Planet Earth is One Big Garbage Dump
A few years ago I was waiting for someone to pick me up at the airport in Buenos Aires and decided to sit by the main entrance so that we could make contact easier. I found a spot that happened to be right next to a global fast food restaurant. She was delayed by traffic so I occupied myself by observing how much garbage all of the coming and going passengers produced over the short period of time I was there.
An employee came around emptying several garbage cans, each with its own large plastic bag filled to the brim with garbage, so regularly that my mind began to swim as it feebly attempted to calculate the actual amount of garbage being produced all over the world at that moment. First I thought of just that chain restaurant in airports all over the world. Then I thought about its multiple other locations in almost every city. Then I started factoring in all of the other fast food chains. Then I thought about how all of them combined represented only the tiniest fraction of the total amount of waste being produced.
Philosophical arguments against a consumer economy aside, arguments like the vacuousness and greed it reinforces or the fact that it turns people into commodities too who must try to fetch the best price for themselves on the labor market, we have a much more practical and pressing problem. The byproduct of a consumer economy is waste. A consumer economy only functions if people keep consuming, and this means constantly replacing the old with the new.
I believe one of the main causes for the apathy that most of us feel in the face of one of the greatest threats to our survival, and the survival of all other life forms, is that the problem is so big that it’s difficult to even conceptualize. You know a lot of waste is being produced but this knowledge is more theoretical than practical. It’s much more motivating to have a concrete image in your head of how much garbage is being produced in just one tiny corner of the world by actually watching it happen for a few hours, and then start working through multiplying this amount out as far as your brain will let you go until you realize that the real amount is infinitely more than the most you can imagine.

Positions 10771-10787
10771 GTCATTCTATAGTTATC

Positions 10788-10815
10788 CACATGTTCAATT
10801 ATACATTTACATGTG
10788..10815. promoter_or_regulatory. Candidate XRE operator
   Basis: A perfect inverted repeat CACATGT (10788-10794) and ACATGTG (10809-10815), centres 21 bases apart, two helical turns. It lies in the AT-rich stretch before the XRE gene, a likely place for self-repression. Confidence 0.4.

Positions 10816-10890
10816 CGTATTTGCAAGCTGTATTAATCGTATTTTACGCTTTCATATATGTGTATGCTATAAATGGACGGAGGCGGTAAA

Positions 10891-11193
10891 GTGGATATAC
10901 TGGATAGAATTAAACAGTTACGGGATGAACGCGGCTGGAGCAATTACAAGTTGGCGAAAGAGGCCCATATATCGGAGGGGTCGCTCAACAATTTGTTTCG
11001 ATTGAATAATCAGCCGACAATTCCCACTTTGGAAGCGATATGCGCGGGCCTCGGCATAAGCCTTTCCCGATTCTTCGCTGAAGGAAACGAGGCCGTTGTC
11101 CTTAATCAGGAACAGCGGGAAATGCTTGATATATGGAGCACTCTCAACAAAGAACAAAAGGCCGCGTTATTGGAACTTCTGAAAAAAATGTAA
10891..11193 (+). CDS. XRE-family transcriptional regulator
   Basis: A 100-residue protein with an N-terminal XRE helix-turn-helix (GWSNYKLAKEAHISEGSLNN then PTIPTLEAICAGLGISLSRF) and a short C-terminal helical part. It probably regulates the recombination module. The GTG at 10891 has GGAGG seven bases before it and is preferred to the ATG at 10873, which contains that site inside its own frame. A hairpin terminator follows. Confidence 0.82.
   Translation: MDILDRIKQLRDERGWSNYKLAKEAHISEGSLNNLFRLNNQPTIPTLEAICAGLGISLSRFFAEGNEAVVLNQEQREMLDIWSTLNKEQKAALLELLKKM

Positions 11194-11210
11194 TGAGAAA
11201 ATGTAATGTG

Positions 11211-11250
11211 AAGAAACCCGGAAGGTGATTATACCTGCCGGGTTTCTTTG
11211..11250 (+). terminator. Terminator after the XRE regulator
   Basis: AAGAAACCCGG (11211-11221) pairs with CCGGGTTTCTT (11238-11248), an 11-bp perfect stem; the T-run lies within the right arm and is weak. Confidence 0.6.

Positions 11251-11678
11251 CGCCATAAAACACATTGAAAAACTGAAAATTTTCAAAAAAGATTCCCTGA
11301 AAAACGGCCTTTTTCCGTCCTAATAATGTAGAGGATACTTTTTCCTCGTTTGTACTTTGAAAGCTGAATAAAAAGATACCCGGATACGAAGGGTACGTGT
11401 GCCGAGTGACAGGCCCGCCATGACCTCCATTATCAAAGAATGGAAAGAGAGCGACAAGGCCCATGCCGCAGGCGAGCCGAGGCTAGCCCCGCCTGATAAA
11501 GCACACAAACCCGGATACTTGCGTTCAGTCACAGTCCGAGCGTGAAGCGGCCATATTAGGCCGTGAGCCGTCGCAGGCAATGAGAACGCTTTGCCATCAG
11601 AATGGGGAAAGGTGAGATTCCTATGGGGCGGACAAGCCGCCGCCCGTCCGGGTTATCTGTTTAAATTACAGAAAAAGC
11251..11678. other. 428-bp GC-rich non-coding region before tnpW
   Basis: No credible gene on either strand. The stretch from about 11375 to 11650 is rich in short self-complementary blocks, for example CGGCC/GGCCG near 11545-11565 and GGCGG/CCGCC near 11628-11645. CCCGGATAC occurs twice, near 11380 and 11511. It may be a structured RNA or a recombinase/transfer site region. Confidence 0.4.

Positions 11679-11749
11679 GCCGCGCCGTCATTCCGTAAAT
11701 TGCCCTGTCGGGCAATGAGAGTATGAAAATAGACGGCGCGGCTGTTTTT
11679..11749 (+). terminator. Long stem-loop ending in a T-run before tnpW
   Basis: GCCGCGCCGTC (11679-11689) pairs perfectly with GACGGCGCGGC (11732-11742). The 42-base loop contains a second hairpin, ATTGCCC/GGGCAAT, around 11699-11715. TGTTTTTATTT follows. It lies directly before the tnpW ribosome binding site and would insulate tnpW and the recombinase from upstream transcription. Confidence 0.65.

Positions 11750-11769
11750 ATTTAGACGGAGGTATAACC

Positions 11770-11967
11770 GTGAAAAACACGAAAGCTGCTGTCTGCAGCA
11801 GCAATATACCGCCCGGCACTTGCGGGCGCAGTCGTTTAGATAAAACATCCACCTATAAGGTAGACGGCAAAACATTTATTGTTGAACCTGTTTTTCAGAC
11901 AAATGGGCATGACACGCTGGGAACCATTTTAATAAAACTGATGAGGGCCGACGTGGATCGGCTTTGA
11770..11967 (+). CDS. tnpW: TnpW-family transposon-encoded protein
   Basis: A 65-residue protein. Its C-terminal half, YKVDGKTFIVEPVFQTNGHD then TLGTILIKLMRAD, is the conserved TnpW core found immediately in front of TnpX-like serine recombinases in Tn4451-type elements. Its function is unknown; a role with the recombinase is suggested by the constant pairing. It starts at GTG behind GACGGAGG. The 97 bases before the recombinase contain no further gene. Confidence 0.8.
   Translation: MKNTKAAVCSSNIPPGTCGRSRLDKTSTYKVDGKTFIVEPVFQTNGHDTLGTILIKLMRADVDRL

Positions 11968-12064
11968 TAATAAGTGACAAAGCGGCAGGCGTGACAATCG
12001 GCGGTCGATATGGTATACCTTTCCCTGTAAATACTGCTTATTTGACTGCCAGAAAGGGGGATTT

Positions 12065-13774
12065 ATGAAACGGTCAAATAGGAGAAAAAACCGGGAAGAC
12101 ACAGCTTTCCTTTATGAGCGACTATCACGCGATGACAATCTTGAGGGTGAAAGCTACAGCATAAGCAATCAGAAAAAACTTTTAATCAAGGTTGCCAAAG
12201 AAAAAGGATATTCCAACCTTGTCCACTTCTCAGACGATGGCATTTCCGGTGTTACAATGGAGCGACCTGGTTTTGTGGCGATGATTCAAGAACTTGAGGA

If you do feel shocked into action by this exercise, the question remains what you can do to combat a global problem. The answer is that as with any effort you make to change the world, the local is the global. The ‘world’ is made up of countless micro-communities just like yours where people live and interact every day. Cutting down as much as you can on the waste you and your family produce by recycling and composting, consuming less products that have waste as a byproduct in the first place, only purchasing products from brands committed to sustainability, and encouraging your friends and neighbors to do the same is a global solution. If everyone all over the world decided to do just these things we would see instantaneous change. Companies in industries across the board would be forced to alter their means of production to accommodate the demands of the consumer or go out of business.
We might not be able to get our deeply hardwired habits down to a level of sustainability right away, but there is a huge difference between hemorrhaging and bleeding, and right now planet earth is hemorrhaging. You will take a lot of pride out of implementing a plan that pits you against the forces destroying the planet you love that has given you everything, forces deteriorating the very conditions necessary for the happiness and survival of you, your children, your grandchildren, and all the future generations of humanity.